Of course, there were many memorable moments of our stay at Love Valley. One of the most striking was the day of the concert as we drove closer and closer to our final destination. It was just the sight of all the people on foot as we passed them in our tour bus. There were just so many people. It was exciting and surreal at the same time. It was a scene just as you would expect to see before the start of a major concert. Scott Bernstein, co-founder of Hidden Track, later noted that it was the “Woodstock of the South”. Seeing all those concert goers on their way to the event, walking those narrow hillside roads, was a sight that will never escape my memory.

After the concert, we lived at Love Valley for a couple weeks, just enough time to prepare for our next show. I remember the night after the historic concert. I was walking up the hill from the concert area and towards the main saloon to meet with the Barker family and other musicians for a community dinner. I’ll never forget the short conversation I had on my walk with brothers Ernie and Cory. It was Ernie who broke the silence of our walk from our cabin on the hillside as he said to me, “You’ll never forget this night here at Love Valley, because it’s your 21st birthday.” He was right.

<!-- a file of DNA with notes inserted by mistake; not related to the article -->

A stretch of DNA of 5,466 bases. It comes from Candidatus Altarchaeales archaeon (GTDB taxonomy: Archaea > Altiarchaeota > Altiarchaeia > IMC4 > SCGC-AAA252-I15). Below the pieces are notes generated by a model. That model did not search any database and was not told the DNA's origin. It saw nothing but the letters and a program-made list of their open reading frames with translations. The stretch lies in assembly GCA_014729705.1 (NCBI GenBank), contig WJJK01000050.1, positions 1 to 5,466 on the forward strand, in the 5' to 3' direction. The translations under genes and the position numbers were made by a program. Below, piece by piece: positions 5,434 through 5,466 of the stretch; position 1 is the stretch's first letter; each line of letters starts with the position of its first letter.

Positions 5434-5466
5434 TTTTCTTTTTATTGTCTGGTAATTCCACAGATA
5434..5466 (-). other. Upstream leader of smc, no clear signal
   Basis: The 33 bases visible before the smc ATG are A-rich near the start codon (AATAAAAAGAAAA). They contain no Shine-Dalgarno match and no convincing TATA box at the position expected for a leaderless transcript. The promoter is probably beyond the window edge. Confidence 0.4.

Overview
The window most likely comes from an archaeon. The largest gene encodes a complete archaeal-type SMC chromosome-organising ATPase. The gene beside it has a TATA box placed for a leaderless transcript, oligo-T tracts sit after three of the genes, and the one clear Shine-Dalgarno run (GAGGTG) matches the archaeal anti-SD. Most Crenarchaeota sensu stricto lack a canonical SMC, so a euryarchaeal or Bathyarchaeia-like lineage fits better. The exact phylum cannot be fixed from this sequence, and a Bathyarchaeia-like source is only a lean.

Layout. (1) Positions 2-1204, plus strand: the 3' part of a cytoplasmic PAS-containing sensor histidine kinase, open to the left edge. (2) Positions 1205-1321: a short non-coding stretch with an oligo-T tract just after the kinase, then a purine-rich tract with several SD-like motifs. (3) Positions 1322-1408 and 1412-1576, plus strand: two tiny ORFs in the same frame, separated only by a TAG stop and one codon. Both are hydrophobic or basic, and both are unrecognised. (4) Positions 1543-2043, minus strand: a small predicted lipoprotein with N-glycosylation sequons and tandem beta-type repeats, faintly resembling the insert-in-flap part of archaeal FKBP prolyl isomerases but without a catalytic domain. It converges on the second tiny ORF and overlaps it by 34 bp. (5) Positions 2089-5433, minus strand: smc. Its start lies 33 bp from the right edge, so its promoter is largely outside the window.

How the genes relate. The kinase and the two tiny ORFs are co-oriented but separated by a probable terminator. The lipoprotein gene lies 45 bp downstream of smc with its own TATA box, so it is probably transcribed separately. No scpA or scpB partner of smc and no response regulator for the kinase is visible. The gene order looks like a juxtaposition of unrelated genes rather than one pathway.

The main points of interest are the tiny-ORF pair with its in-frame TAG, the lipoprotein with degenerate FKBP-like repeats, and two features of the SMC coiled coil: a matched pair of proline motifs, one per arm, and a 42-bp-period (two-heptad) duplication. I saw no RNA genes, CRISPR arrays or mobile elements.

The concert, with all its excitement and spectacle, was an historic musical event, but after the three day concert, we were welcomed to stay at Love Valley with the Allman Brothers, to become part of that community of musicians and locals. We spent many days and nights with our hosts, the Barker family. Andy once explained that he named the town “Love Valley” because he and wife Eleanor, loved people.